Captive private 5G networks: BIF dismisses claims of ‘level playing field’ by telcos

S Ronendra Singh | Updated on: Jun 21, 2022
TV Ramachandran, President, BIF

TV Ramachandran, President, BIF | Photo Credit: BIF website

Says old age concept cannot apply in the case of captive private 5G network

The Broadband India Forum (BIG) on Tuesday has dismissed claims of a level playing field between the public and captive private 5G networks, as is being irrationally demanded by some quarters.

The leading independent think-tank and policy forum for digital communications, termed that as absurd and impractical, since the two are entirely different set of services for different requirements, are on completely different footings and are not competing with each other.

“The age-old and time-tested concept of ‘level playing field’ cannot apply in the case of captive private 5G networks, as they have several distinctive traits which distinguish them from public networks, with whom they are being compared without any logic or basis,” it said in a statement.

The reaction comes after Cellular Operators’ Association of India (COAI) on Saturday asking the government to ensure that a level-playing field is maintained between the incumbents and new entrants for licence fees and meeting other regulatory conditions.

COAI that represents telcos, including Bharti Airtel, Reliance Jio and Vodafone Idea had said that they were disappointed that the Department of Telecommunications (DoT) has allowed setting up of a captive non-public network by obtaining spectrum directly from DoT, after a demand study by DoT and subsequent recommendations of Telecom Regulatory Authority of India (TRAI), in the notice inviting applications (NIA).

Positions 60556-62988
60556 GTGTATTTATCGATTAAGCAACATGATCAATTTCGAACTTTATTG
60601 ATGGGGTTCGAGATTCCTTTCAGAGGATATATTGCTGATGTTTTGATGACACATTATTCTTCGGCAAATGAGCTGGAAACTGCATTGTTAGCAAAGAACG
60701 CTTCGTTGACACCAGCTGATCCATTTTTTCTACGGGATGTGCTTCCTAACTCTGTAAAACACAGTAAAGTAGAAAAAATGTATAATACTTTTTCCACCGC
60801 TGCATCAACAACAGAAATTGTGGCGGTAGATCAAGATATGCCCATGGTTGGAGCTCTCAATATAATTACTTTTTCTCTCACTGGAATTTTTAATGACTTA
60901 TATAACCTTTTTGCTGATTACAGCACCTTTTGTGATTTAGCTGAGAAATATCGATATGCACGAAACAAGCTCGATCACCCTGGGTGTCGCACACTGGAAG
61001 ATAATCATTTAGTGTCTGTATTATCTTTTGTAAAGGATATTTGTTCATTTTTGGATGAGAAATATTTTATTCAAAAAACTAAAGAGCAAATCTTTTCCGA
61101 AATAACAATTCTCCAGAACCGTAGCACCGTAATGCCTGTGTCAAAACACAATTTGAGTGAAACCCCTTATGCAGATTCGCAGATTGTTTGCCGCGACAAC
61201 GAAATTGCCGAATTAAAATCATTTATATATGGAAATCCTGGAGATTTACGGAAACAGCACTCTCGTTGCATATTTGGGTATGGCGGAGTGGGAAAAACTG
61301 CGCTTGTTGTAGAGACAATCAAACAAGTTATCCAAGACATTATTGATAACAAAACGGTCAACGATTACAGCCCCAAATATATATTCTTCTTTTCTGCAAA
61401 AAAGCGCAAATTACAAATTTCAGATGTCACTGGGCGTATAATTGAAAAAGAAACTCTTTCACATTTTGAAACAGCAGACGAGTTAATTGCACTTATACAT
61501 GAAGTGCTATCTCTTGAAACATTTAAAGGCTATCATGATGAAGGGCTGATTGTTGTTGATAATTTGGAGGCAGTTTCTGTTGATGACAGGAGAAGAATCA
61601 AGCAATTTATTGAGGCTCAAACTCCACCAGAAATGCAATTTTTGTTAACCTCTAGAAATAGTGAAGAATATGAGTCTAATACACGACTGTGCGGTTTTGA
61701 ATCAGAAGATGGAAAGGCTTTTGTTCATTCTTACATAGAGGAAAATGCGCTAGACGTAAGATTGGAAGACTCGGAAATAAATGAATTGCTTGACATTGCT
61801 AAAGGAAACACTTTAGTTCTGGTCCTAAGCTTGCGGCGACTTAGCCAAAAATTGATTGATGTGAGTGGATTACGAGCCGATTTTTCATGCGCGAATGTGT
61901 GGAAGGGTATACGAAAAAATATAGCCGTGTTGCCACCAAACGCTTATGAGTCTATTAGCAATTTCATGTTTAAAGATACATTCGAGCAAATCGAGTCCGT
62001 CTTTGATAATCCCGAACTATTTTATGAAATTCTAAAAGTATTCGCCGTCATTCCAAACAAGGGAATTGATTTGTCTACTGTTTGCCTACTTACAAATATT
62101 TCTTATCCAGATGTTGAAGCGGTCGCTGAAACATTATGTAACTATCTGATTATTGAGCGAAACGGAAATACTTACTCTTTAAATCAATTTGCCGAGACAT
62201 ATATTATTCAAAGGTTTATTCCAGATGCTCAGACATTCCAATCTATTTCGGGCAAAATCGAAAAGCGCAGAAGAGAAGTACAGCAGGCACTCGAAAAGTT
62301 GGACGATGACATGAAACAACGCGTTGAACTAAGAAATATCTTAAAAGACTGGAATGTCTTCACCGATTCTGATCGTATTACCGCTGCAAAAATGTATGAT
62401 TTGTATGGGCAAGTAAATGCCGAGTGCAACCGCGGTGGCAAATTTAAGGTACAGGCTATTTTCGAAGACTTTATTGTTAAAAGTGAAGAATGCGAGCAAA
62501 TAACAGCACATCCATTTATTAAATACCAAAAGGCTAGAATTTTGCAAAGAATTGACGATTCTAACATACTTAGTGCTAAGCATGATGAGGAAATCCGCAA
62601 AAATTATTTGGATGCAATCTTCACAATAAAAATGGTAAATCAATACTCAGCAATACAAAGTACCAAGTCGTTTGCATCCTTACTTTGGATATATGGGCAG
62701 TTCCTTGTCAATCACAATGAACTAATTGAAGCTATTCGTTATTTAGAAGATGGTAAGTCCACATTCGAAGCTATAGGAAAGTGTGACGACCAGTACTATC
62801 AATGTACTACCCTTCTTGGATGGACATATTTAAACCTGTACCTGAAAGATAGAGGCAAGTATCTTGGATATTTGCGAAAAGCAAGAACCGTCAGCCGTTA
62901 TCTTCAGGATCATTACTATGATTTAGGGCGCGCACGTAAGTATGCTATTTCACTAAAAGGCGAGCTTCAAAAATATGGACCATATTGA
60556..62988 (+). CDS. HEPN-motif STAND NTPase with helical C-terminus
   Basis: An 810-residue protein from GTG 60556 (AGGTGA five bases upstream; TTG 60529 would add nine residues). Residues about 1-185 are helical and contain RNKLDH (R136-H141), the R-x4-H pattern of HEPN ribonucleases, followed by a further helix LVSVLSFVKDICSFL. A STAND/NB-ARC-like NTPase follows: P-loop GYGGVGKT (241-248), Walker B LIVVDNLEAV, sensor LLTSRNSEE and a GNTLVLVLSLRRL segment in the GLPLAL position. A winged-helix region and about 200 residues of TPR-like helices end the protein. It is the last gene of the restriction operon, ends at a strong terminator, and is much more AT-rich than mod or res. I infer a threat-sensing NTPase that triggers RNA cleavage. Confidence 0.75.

Captive usage very limited

However, BIF is saying that captive usage in a very limited geographical area of operations with defined Lat–Long coordinates, compared to licensed service area (LSA)/State or Circle-wide deployments in public networks.

It also said that the quantum of spectrum required is very small (going up to about 100 MHz) unlike the huge amounts of spectrum (almost 72,000 MHz) used by public networks.

And, also, while public networks are configured for ‘best effort’ SLAs to deliver average performance for external voice and data connectivity, private 5G networks are meant to serve extremely high reliability and ultra-high SLAs with low latency applications and ultra-high data rates for M2M/ IIoT/ automation/ industry 4.0/ robotics, it said.

On level playing field

“Seeking a level playing field with enterprises for captive private networks is akin to a child in kindergarten being asked to compete with someone who has a doctoral degree. No mature regulator anywhere in the world imposes regulation on a player with no or minimal market share,”TV Ramachandran, President, BIF, said.

Regulations are applied on mature players in competition, who have significant market share and can abuse it, he said.

“Enterprises will not be in the business of selling services or earning revenues through private 5G networks, but only use it for self-consumption. The credibility and rationale of such claims are questionable and require introspection,” Ramachandran added.

BIF reiterated that the Cabinet decision for permitting captive private 5G networks is a progressive and forward-looking one, and has been taken keeping in mind the overall growth and advancement of the nation, the vital aspects of consumer benefits, adoption of technology, and continued reforms, for the benefit of all stakeholders, eventually leading to greater economic as well as socio-economic gains for the country.

Published on June 21, 2022
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